Sponsored by Oregon Business

Read it and don’t weep

| Print |  Email
Archives - February 2009
Sunday, February 01, 2009
My family landed on the Space Coast of Florida in 1968, bewildered Rust Belt astronauts trying to make their way. We were Ohio transplants who had followed the sun and the promise of renewal like so many fleeing the cold and dreary Midwest. Dad was a salesman, so within weeks he had hatched the idea for a (sometimes) weekly newspaper called the Beach Bulletin.

The BB was a shoestring family operation: Dad was the publisher, sold the advertising and wrote the stories; my sister and I helped set the type and create the pages; all five kids delivered the paper; and Mom worked a restaurant job to actually bring in some money. The misery of working for my father was compounded by having to deliver the paper on foot under the hot Florida sun on weekends. With that kind of delivery system, our circulation was only about 1,000 papers (and I’m glad we didn’t have to audit the figures). Add in the fact that high school friends were dotted all along my route, and you’ve got the perfect teenage nightmare, ink stained and wretched.

So of course I became a journalist and the joke about ink in my blood became part of family lore. When I graduated in 1977 from the University of South Florida, newspapers were one of the most exciting worlds you could enter. Post-Watergate, it was full of idealists wanting to uncover corruption and change the world. That glamour took a while in coming. I started out working for five years at a string of tiny Florida papers, covering fish fries, house fires, traffic accidents, the police blotter, the school board, county courts. I wrote features about local beauty queens and record-breaking tarpon. Those little papers were filled with the ordinary stuff of life and in the mundane there was always magnificence. The teacher who saved a life through poetry or the cop who saved one “just doing my job.”

s_Robin Robin Doussard, Editor
This e-mail address is being protected from spambots. You need JavaScript enabled to view it

People would call me or just stop by the newsroom with all sorts of story ideas and when I would reject one as too small or uninteresting, my news editor would deliver the cruel but honest truth: There are no boring stories, only boring writers. Still, I figured when I moved on to a big daily, there would be no end to exciting stories involving high-level corruption and interviews with big celebrities.

That part turned out to be true, but something was also lost. My big papers didn’t care so much about fish fries or local beauty queens. I didn’t get as many phone calls from people with story tips, and they didn’t just stop by anymore. I can’t blame them, what with the security guard and the metal detector in the lobbies. But what I learned at the small papers — that everyone has a story of importance and beauty despite its size — stayed with me. I like to think that even the BB, which had a short but glorious run of six years, also left its mark.

When I decamped the newspaper business five years ago, the industry wasn’t in great shape. As our story on page 26 details, it’s now in a freefall, but small papers still have a chance. I’m glad about that. When there’s no outlet for the story about a giant tarpon or twin midget brothers with a walk-in closet and 1,000 pairs of shoes inside, the world will be a greatly diminished place.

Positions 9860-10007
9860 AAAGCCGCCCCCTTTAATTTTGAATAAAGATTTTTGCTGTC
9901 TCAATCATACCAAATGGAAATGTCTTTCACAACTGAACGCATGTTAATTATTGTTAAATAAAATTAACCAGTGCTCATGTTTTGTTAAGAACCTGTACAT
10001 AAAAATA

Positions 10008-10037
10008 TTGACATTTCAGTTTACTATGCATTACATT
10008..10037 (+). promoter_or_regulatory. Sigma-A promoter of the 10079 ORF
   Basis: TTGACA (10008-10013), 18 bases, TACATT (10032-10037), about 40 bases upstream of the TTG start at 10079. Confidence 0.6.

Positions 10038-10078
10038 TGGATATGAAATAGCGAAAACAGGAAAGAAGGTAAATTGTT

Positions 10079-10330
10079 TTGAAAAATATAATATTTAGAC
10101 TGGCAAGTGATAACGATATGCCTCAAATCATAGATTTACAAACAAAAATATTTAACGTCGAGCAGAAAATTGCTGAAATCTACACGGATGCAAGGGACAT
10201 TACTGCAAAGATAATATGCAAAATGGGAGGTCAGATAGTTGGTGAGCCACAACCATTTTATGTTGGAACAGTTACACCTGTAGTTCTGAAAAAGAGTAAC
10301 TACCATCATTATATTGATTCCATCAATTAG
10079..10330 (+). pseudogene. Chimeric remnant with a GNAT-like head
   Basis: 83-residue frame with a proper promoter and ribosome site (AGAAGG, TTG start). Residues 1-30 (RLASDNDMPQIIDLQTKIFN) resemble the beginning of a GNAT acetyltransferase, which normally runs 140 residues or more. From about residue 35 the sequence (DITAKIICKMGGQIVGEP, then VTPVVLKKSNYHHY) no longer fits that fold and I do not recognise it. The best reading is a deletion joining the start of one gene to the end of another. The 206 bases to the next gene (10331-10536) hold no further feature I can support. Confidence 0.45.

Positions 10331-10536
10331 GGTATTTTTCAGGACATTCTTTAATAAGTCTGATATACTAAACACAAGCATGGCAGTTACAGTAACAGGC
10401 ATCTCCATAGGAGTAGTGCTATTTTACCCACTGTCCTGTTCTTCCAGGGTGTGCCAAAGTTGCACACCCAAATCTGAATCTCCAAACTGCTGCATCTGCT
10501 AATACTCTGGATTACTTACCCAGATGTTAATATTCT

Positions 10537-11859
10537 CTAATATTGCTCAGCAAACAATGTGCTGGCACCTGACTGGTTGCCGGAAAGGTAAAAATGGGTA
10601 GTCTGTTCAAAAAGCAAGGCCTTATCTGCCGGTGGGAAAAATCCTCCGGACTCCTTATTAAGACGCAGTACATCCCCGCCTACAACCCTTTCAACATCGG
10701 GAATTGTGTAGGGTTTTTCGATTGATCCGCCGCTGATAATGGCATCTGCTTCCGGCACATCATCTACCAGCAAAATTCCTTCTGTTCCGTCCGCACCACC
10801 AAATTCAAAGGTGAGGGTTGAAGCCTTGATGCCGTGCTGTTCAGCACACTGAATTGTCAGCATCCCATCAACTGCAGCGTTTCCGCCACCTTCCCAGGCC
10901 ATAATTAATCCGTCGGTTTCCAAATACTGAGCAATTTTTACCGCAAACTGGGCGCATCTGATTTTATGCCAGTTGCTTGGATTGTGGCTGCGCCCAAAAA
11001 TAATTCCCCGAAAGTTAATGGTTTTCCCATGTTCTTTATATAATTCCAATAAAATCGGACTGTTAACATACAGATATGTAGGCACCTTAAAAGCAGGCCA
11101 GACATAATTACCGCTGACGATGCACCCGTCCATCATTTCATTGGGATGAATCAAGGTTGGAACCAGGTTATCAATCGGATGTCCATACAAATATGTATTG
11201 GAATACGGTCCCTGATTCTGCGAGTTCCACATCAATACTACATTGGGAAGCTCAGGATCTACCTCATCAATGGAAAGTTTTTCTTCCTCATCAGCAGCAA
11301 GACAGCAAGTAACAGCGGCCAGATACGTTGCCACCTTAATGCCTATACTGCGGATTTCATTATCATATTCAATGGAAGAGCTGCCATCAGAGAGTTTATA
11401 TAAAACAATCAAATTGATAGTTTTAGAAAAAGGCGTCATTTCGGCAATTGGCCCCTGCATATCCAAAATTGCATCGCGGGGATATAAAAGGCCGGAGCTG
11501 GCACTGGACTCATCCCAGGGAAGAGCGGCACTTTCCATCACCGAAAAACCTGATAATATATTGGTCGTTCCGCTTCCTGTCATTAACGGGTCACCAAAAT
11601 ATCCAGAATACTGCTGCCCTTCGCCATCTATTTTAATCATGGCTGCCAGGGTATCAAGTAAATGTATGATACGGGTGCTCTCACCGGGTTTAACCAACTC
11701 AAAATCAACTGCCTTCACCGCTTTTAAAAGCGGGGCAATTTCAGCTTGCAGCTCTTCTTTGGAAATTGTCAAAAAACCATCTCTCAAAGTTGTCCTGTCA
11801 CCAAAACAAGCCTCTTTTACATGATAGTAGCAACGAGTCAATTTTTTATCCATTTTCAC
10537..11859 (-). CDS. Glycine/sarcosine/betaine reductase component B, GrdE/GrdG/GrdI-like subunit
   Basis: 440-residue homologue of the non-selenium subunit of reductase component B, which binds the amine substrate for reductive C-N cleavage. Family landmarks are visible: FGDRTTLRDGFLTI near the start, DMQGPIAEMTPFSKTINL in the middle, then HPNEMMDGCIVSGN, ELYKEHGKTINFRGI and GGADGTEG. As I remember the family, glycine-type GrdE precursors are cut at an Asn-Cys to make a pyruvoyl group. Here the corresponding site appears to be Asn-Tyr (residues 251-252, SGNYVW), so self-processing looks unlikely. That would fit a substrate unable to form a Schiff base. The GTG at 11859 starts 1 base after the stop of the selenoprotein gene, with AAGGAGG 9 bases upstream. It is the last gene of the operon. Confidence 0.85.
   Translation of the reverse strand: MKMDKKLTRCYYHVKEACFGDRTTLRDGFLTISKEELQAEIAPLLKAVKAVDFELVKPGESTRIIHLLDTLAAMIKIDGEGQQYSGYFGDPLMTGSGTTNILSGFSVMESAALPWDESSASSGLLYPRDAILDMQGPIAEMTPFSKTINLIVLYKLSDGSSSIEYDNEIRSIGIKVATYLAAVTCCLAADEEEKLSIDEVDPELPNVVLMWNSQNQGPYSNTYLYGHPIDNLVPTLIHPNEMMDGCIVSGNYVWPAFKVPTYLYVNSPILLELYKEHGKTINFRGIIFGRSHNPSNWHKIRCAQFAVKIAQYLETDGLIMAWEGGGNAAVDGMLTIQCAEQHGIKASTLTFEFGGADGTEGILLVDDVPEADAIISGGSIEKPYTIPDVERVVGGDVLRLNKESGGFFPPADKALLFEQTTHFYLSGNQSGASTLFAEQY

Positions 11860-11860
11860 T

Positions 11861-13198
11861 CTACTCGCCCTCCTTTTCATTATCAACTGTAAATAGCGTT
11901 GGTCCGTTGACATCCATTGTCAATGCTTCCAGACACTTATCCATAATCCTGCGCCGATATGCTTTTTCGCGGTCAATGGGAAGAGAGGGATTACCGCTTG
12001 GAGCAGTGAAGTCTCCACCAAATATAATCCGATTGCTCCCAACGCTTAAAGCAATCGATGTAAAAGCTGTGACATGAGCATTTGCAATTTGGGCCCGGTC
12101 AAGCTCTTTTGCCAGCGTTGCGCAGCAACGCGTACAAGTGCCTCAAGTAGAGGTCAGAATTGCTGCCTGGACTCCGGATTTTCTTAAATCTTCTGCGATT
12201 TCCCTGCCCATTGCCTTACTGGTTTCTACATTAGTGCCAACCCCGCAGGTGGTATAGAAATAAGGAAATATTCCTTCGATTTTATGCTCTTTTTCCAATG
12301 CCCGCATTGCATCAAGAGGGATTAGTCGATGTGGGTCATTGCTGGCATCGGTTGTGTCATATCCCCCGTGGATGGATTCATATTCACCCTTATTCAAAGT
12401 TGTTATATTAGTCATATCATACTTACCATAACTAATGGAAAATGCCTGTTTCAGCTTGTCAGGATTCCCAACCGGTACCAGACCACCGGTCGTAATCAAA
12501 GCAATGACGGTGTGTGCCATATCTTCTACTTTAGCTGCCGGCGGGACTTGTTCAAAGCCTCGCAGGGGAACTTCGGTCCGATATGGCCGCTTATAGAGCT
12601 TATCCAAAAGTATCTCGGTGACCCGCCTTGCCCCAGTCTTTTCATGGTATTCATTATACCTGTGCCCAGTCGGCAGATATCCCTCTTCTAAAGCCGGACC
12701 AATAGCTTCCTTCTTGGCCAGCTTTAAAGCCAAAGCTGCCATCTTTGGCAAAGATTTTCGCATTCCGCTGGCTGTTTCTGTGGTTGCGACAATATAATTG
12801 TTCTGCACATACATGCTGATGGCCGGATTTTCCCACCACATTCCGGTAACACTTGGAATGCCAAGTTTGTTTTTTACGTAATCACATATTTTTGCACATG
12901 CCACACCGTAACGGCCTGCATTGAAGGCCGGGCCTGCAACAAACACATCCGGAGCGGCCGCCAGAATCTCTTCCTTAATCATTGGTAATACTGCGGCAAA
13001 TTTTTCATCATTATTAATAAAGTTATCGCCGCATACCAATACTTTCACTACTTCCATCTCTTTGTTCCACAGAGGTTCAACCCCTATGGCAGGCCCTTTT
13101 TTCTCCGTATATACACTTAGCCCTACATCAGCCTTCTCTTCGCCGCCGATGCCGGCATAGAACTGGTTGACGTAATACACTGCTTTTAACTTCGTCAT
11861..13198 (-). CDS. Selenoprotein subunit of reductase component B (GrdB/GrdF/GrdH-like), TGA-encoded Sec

More Articles

The Love Boat

November/December 2015
Wednesday, October 28, 2015

Vigor’s values don’t stop at truth. Walk into a company office, conference room or on any shipyard site and you’ll most likely see a poster inscribed with the words “Truth. Responsibility. Evolution. Love.” Otherwise known as TREL, Vigor’s culture code and the prominence it is accorded can be a bit surprising to the unsuspecting shipyard visitor.



Linda Baker
Thursday, November 12, 2015
111215-taxilindaBY LINDA BAKER

Raye Miles, a 17-year taxi industry veteran, lacked the foresight to anticipate the single biggest trend in the cab business: breaking the law.


5 facts about the teaching profession in Oregon

The Latest
Thursday, October 08, 2015

Based on several metrics, Oregon has one of the lowest performing K-12 education systems in the country. Teacher compensation is part of the problem.


Back in Black

Guest Blog
Friday, November 20, 2015

It’s been a volatile year in equities and heading into the holiday season, it doesn’t look like these market extremes will dissipate.


The High Road

November/December 2015
Wednesday, October 28, 2015

As CEO and owner of five different cannabis-related businesses generating a total net revenue of $2 million, Alex Rogers could sit back and ride the lucrative wave of Oregon’s burgeoning pot industry.


Have a baby and keep a job? It won’t be easy in Portland

The Latest
Friday, October 02, 2015
100115kimblogthumbBY KIM MOORE

Our intrepid (and expecting) research editor finds the child care search involves long waiting lists, costly fees and no certainty of securing a place before she goes back to work.


Insurance pulse: health care and Export-Import banks

Linda Baker
Tuesday, November 17, 2015
111715-healthcarelindathumbBY LINDA BAKER

The past month has been marked by upheaval in the health insurance markets. I also check in on clients of the Export-Import bank, a federal credit agency that subsidizes, and insures, foreign exports.

Oregon Business magazinetitle-sponsored-links-02